In addition, blood meal is a fast-acting fertilizer that can effectively feed plants for 6 to 8 weeks with a single application. However, be careful to follow the instruction closely when applying bone meal to plants; the bone meal is highly concentrated, and too much can burn the plants.
For best results, dissolve the blood meal in water or mix it into the soil during planting.
6 – Alfalfa Meal
Alfalfa meal is a popular soil amendment that generally has an NPK ratio of 3:1:2.
You can find alfalfa as a meal or pellets; you can use both to fix nitrogen in your soil. However, pellets require a little more work as you first need to soak them to break them up into a powdered meal.
Alfalfa meal is a genuine powerhouse organic soil amendment; not only to replace lost nitrogen in your soil, but it also contains essential minerals like iron, calcium, magnesium, sulfur, manganese, copper, boron, and zinc.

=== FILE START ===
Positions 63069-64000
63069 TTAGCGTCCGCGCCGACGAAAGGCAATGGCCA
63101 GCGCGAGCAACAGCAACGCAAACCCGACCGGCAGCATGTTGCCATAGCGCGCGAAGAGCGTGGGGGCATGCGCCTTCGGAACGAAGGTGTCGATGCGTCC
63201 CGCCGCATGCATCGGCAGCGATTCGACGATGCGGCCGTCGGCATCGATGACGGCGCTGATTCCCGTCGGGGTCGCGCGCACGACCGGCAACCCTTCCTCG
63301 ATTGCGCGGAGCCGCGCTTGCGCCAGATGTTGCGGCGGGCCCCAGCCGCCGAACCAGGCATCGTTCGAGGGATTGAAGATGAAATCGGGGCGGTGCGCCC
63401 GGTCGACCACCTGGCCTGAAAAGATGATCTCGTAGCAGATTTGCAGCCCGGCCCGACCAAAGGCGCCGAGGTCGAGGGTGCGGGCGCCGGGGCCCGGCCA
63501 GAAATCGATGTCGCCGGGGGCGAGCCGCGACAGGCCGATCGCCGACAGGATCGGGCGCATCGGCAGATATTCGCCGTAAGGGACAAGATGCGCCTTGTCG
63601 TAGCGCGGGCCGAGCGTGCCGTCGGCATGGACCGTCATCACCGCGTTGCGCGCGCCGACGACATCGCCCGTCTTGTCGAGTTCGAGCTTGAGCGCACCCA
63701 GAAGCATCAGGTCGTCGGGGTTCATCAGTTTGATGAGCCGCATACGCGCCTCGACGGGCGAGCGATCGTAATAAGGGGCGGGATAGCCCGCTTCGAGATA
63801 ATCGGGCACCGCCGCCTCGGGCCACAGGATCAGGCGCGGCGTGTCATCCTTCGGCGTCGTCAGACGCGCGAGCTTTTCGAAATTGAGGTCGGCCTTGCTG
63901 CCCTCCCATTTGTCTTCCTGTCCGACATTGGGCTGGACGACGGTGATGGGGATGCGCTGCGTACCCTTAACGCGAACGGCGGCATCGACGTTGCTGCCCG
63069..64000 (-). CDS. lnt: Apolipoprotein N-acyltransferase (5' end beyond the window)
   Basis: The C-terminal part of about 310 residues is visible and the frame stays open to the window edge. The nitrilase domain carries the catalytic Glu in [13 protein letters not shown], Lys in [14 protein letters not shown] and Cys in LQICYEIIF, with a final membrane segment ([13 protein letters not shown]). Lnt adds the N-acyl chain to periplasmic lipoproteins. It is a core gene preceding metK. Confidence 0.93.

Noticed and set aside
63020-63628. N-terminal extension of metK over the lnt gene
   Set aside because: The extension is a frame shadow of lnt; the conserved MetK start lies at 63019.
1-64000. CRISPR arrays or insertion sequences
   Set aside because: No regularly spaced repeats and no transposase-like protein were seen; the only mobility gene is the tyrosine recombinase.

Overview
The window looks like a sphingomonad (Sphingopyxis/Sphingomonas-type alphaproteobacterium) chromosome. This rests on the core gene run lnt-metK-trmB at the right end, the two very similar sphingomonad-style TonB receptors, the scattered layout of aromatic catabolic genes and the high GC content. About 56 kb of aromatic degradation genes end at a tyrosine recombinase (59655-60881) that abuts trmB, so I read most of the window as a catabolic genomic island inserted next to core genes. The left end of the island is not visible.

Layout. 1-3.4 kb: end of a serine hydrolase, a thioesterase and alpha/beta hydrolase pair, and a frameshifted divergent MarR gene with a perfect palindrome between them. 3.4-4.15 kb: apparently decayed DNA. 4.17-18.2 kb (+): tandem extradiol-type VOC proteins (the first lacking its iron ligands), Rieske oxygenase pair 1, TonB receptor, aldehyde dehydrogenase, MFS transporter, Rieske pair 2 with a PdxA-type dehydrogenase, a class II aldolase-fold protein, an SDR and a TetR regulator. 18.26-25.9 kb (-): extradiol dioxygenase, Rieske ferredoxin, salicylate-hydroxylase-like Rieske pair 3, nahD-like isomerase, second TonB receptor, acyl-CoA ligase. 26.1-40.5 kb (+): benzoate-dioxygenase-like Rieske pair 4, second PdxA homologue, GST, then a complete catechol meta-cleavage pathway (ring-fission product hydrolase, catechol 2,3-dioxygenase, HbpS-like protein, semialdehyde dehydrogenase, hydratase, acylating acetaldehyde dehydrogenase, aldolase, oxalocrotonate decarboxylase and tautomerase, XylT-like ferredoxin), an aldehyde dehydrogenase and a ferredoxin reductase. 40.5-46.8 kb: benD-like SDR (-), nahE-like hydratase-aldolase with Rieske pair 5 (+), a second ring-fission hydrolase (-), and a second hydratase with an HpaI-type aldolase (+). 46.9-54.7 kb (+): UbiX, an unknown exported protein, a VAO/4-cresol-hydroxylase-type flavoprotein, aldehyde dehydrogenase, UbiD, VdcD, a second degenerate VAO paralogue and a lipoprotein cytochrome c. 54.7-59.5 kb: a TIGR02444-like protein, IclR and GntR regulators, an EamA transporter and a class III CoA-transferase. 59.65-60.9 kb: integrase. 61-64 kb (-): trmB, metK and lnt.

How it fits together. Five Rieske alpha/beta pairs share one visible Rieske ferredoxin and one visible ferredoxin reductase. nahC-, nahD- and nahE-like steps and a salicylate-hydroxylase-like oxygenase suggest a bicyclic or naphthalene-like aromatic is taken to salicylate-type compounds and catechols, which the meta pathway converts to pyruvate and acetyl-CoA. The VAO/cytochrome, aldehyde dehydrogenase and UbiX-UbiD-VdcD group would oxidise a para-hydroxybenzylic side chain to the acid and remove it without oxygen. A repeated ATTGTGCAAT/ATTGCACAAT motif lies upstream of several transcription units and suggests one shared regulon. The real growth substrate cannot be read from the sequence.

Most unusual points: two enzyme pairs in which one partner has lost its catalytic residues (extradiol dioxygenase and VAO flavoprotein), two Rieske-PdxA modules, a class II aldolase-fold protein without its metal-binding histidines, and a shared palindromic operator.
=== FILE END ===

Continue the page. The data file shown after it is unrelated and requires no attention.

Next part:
In addition, alfalfa meal is fast-acting and breaks down quickly to provide your soil with the needed nitrogen.
The most common way to use alfalfa meal is to use it as a dry soil amendment that you broadcast over the soil.
7 – Feather Meal
Feather meal is the perfect solution if your soil is nitrogen deficient but has enough phosphorus and potassium as it contains no sources of phosphorus or potassium.
Feather meal generally contains 15% nitrogen by weight, but it tends to have a slow-release rate. Therefore, it is best first to add the feather meal to compost to aid in decomposition to speed up nitrogen-deficient plants’ breakdown and release process.
Tip: If you’re a homesteader with chickens, consider adding the chicken feathers to your compost pile.
Non-Organic Ways to Add Nitrogen to Soil
Although organic methods to add nitrogen to soil are the best options, they are generally slow releasing. Therefore, consider using these methods if you need to boost your soil’s nitrogen levels as soon as possible.
8 – Urea Increases Nitrogen in Soil
Urea is the most concentrated nitrogen fertilizer, containing 46% nitrogen of its weight. It is an inexpensive form of nitrogen fertilizer with an NPK ratio of 46:0:0.